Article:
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Treasury answers bailout critics

Officials respond to criticism of their handling of Troubled Asset Relief Program, saying the effort is succeeding but needs more time.

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By David Goldman, CNNMoney.com staff writer

What was the biggest business news story of 2008?
  • Auto industry meltdown
  • Bailout of Wall Street
  • Foreclosure storm
  • Oil price's wild ride
  • Stock market meltdown
  • It's official: U.S. in recession
Tracking the bailout
Who's getting the bank bailout money
The government is engaged in an unprecedented - and expensive - effort to rescue the economy. Here are all the elements of the bailouts.

NEW YORK (CNNMoney.com) -- In the face of criticism that its bailout efforts are not working, federal officials said Wednesday that they have prevented widespread failure of financial institutions, but they conceded that the credit crisis won't ease until the economy recovers.

The Treasury Department released a 13-page document directly responding to a report from the Treasury Asset Relief Program's congressional oversight panel delivered to Congress and Treasury earlier this month.

The oversight panel's review of the $700 billion financial rescue plan said Treasury must ensure that the money it is using to bail out banks is working and needs to establish clear measures to gauge success.

In the report sent to the panel's chairwoman, Harvard Law School professor Elizabeth Warren, Treasury said that TARP has worked immediately to stabilize the financial markets. It added that factors beyond the government's control will prevent the credit situation from rapidly improving.

Capital investment money is still being delivered to banks, consumer confidence is at an all-time low and the economy has a long way to recover, Treasury said.

"The financial system is fundamentally more stable than it was when Congress passed the legislation," said the report. "As long as confidence remains low, banks will remain cautious about extending credit, and consumers and businesses will remain cautious about taking on new loans."

Treasury has also been harshly criticized by economists and lawmakers for changing its bailout strategy. The original plan was to buy up toxic mortgage-backed securities from banks, but Treasury quickly abandoned that plan, opting instead to make capital investments in banks.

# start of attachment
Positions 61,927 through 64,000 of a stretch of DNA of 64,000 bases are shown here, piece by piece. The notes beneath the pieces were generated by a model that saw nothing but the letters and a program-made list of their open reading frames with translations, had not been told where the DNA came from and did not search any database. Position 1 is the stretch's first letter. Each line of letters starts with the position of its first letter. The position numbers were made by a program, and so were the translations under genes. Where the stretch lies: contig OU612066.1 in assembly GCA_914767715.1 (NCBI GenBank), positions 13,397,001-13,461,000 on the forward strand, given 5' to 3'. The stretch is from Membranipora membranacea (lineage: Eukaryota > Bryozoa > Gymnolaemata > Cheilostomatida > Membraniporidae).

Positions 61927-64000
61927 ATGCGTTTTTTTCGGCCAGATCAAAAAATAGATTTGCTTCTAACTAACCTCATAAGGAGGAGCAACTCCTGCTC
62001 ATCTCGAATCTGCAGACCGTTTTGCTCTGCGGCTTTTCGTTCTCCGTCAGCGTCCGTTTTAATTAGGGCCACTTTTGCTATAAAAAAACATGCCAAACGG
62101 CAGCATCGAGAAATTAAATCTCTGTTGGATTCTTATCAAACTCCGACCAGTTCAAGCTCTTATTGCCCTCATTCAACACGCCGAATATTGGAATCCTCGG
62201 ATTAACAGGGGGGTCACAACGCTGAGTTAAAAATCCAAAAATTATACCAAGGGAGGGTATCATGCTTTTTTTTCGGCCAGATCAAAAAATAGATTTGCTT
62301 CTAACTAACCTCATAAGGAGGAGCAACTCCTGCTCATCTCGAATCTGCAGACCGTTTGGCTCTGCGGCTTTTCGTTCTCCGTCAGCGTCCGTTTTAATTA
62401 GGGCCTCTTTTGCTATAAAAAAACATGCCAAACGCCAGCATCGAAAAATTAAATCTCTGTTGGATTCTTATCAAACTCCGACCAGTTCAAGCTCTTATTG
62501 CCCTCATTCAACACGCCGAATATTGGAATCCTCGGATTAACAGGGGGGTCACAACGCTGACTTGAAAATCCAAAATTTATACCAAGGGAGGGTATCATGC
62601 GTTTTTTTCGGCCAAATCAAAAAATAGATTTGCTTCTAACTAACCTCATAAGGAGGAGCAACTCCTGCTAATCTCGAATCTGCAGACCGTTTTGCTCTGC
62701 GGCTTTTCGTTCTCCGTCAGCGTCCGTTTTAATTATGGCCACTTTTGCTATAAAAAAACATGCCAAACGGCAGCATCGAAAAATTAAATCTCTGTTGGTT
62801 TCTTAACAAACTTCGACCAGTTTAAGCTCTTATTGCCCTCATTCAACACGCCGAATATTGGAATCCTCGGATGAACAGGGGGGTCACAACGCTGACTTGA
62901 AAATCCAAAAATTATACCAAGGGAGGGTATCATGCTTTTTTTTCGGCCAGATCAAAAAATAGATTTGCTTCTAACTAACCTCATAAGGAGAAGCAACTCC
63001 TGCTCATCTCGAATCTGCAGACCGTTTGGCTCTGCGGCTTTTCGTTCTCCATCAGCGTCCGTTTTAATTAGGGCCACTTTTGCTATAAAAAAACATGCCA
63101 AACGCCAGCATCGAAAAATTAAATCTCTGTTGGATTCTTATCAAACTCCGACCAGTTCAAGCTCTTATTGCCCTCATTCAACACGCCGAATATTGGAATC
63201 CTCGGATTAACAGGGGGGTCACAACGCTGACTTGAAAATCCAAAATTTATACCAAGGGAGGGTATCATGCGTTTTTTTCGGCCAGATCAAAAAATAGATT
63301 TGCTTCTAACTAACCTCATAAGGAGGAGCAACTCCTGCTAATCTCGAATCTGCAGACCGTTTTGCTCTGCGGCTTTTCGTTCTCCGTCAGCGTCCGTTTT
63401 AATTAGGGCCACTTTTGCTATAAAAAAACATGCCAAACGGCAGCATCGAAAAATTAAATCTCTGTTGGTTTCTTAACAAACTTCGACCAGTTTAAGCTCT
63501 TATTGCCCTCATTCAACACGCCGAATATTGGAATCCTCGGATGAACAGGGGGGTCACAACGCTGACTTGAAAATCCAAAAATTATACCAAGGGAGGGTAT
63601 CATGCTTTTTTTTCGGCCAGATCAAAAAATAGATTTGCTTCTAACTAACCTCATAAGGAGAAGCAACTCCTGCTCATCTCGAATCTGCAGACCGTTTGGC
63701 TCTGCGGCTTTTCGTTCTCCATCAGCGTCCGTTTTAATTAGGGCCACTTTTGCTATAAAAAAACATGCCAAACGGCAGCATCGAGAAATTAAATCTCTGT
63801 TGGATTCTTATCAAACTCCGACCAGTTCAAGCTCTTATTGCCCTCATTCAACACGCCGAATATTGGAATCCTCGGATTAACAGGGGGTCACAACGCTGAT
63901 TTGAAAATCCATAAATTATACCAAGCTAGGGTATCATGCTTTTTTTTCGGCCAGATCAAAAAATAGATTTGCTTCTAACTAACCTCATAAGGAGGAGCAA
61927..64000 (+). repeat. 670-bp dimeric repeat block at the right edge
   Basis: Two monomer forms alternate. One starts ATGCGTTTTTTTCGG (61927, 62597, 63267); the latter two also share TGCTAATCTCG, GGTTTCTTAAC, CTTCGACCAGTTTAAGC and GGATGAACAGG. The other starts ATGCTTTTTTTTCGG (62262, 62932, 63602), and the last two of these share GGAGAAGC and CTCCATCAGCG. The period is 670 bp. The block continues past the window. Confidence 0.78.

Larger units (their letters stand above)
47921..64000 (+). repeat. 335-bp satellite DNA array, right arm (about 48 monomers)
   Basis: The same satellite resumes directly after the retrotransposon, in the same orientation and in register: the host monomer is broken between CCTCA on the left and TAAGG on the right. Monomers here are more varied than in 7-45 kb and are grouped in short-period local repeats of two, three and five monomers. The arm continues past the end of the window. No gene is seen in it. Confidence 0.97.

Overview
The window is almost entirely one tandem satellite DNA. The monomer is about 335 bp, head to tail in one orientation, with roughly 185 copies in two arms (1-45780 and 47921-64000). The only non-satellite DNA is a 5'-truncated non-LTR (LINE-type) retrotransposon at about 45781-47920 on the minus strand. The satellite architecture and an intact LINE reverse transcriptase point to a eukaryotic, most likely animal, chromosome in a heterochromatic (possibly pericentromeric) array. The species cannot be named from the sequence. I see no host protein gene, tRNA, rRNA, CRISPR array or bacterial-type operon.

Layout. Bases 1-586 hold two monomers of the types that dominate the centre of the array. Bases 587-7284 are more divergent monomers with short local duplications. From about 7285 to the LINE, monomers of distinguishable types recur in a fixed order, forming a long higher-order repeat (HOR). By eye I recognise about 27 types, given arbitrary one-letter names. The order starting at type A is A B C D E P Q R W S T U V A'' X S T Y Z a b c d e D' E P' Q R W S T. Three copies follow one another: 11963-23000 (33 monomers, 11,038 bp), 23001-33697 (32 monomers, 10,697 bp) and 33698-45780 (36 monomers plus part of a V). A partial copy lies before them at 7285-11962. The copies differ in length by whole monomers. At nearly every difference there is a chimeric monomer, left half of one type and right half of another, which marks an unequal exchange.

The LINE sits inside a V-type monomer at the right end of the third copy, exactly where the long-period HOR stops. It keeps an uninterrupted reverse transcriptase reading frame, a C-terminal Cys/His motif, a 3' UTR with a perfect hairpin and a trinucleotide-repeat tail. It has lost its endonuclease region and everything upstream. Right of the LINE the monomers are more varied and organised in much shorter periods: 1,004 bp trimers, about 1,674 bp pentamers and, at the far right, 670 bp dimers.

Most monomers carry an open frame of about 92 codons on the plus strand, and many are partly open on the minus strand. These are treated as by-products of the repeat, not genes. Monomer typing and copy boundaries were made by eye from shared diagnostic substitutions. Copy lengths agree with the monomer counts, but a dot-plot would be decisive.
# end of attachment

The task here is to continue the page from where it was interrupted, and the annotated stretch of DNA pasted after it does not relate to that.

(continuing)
The report said the decision was made for two reasons: speed and scope.

"Treasury ... determined the fastest, most direct way was to increase capital in the system by buying equity in healthy banks of all sizes," the report said. "Illiquid asset purchases, in contrast, require much longer to execute."

Regarding scope, the Treasury Department said its rescue efforts would be far more expansive in a capital purchase program.

"For an asset purchase program to be effective, it must be done in very large scale," said the report. "Each dollar invested in capital can have a bigger impact on the financial system than a dollar of asset purchase; capital injections provide better 'bang for the buck.' "

Measuring TARP's success

Also released Wednesday were minutes from a meeting of Treasury's own TARP oversight board. The minutes suggested the panel thought the program's success would be difficult to gauge, because of the scores of government bailout initiatives working in tandem with TARP.

According to the minutes, officials "discussed the difficulty of isolating the effects of the TARP given the variety of policy actions taken by the U.S. government to support financial stability and promote economic growth."

The 13-page Treasury report stated that some credit market gauges indicate that TARP is helping to free up lending. The spread between Libor, a bank lending rate, and the Overnight Swap Index rate, a measure of actual borrowing and risk, serves as a measure of how much lending is going on in the market.

Treasury notes the Libor-OIS spread, which is usually at about 0.05 to 0.1 percentage points, rose as high as 3.64 points at the peak of the credit crisis in October. Now it is 1.24 points. Treasury said the drop indicates that credit conditions are improving.

Critics have said Treasury's lack of reliable indicators of the program's success are unacceptable. If the government's recently acquired assets continue to decline in value, some say tax dollars would have been wasted.

Treasury said its holdings are currently "at or near par," though the value may be judged lower when compared to the date of purchase on a mark-to-market basis. But it cautioned that the investments will take awhile to grow in value as market conditions slowly improve.

"Treasury is not making these investments for short-term gains -- we are not day traders," said the report.

Warren, the oversight panel chair, was unavailable for comment, but the panel released a brief statement.

"The panel is in the process of evaluating the answers that have been provided, and will continue to work with Treasury to get the information we need to fulfill our statutory responsibilities to Congress and the American people," the statement said. To top of page

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